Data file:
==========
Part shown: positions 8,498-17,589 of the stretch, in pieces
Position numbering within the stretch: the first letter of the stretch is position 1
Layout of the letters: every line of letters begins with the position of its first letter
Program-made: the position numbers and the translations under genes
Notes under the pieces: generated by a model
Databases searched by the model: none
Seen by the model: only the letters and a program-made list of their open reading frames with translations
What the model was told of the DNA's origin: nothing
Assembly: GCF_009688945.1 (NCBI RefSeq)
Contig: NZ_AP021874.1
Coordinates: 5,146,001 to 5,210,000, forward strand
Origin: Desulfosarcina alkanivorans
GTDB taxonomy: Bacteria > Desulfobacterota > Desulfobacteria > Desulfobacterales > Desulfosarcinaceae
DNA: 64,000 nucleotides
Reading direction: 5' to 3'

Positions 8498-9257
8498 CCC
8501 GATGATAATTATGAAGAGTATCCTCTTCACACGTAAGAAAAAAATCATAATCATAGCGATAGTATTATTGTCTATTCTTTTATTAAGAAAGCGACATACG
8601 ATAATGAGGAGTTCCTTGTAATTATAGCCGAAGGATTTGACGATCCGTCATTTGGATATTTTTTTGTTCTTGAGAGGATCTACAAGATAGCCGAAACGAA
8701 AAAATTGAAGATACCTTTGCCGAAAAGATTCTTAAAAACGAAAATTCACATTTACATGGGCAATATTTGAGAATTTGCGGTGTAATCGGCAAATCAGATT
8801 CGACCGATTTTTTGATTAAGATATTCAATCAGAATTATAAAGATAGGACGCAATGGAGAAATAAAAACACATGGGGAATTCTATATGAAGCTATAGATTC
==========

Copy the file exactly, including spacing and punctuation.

Part shown: positions 8,498-17,589 of the stretch, in pieces
Position numbering within the stretch: the first letter of the stretch is position 1
Layout of the letters: every line of letters begins with the position of its first letter
Program-made: the position numbers and the translations under genes
Notes under the pieces: generated by a model
Databases searched by the model: none
Seen by the model: only the letters and a program-made list of their open reading frames with translations
What the model was told of the DNA's origin: nothing
Assembly: GCF_009688945.1 (NCBI RefSeq)
Contig: NZ_AP021874.1
Coordinates: 5,146,001 to 5,210,000, forward strand
Origin: Desulfosarcina alkanivorans
GTDB taxonomy: Bacteria > Desulfobacterota > Desulfobacteria > Desulfobacterales > Desulfosarcinaceae
DNA: 64,000 nucleotides
Reading direction: 5' to 3'

Positions 8498-9257
8498 CCC
8501 GATGATAATTATGAAGAGTATCCTCTTCACACGTAAGAAAAAAATCATAATCATAGCGATAGTATTATTGTCTATTCTTTTATTAAGAAAGCGACATACG
8601 ATAATGAGGAGTTCCTTGTAATTATAGCCGAAGGATTTGACGATCCGTCATTTGGATATTTTTTTGTTCTTGAGAGGATCTACAAGATAGCCGAAACGAA
8701 AAAATTGAAGATACCTTTGCCGAAAAGATTCTTAAAAACGAAAATTCACATTTACATGGGCAATATTTGAGAATTTGCGGTGTAATCGGCAAATCAGATT
8801 CGACCGATTTTTTGATTAAGATATTCAATCAGAATTATAAAGATAGGACGCAATGGAGAAATAAAAACACATGGGGAATTCTATATGAAGCTATAGATTC